The most important component of electric fence construction is the proper grounding or earthing of the system. With a poor ground, the electric pulse could not complete its circuit, and the fence would be completely ineffective. Improper grounding is the number one reason for electric fence failure and the main reason for producer’s in the United States reluctance to use electric fencing. More than 80% of the electric fence systems in the U.S. are inadequately grounded. Three or four ground rods, six feel long, should be used for proper grounding. These rods should be placed in parallel approximately six feet apart. Most fences are constructed with only one ground rod (this is adequate only when the ground is extremely wet) and will not be sufficient to ensure proper current flow.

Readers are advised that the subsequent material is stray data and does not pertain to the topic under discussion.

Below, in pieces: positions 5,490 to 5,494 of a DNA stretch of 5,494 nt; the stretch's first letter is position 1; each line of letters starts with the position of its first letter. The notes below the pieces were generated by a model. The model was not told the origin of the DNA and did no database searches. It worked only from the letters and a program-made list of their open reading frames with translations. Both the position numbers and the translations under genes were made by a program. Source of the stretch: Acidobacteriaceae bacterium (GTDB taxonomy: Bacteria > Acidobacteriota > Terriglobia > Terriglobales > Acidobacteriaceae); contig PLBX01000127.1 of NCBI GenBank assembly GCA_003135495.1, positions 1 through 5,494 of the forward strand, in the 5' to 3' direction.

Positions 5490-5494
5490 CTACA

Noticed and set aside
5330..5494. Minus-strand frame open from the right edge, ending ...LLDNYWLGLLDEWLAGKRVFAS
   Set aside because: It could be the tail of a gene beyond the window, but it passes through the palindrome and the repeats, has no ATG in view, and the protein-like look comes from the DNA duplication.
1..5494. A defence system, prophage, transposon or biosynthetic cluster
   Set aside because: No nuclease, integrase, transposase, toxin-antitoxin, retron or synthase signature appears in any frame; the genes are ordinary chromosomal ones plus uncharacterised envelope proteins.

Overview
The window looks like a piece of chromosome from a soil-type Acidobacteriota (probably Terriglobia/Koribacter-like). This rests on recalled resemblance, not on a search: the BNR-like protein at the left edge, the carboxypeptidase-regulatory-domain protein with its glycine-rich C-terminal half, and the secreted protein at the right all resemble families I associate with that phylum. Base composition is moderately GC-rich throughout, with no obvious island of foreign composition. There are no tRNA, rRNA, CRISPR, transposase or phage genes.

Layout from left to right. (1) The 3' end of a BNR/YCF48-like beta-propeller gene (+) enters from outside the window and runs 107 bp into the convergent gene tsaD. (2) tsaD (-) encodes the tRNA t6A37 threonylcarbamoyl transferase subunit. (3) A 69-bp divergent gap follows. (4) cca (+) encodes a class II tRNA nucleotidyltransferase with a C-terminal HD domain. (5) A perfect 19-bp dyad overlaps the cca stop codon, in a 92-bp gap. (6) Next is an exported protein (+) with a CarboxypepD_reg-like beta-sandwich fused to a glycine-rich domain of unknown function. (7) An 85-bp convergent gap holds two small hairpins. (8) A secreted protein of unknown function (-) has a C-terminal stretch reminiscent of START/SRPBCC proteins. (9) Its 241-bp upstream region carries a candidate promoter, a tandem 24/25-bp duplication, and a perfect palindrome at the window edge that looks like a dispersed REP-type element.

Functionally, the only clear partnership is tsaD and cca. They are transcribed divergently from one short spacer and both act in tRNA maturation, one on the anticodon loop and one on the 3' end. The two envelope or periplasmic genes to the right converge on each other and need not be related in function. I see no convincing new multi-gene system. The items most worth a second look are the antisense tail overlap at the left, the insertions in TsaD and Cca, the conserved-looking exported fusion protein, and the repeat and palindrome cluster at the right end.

Permanent Electric Fencing
Permanent electric fencing with five to eight properly spaced strands is excellent for holding sheep. This fencing can be constructed with high-tensile wire and various types of creosote pressure treated posts or fiberglass posts for about one-half of the material and labor cost of an equivalent woven wire fence.
Experience has shown that a seven or eight wire fence that is approximately 48 inches high is ideal for sheep and cattle. This fence will not only keep sheep in, but will also work well for keeping predators out. Spacing will depend on the number of wires used. A good fence design for a seven-wire fence would begin with the bottom wire charged 6 inches above the ground. The next two wires would be spaced at 5 inch intervals and would be a ground wire, followed by a charged wire. The next wire would be a ground wire spaced 6 inches up, followed by a charged wire and a ground wire at 8 inch intervals. The top wire would then be 10 inches up and would be a charged wire. This fence would be 48 inches high and should do a good job of livestock control.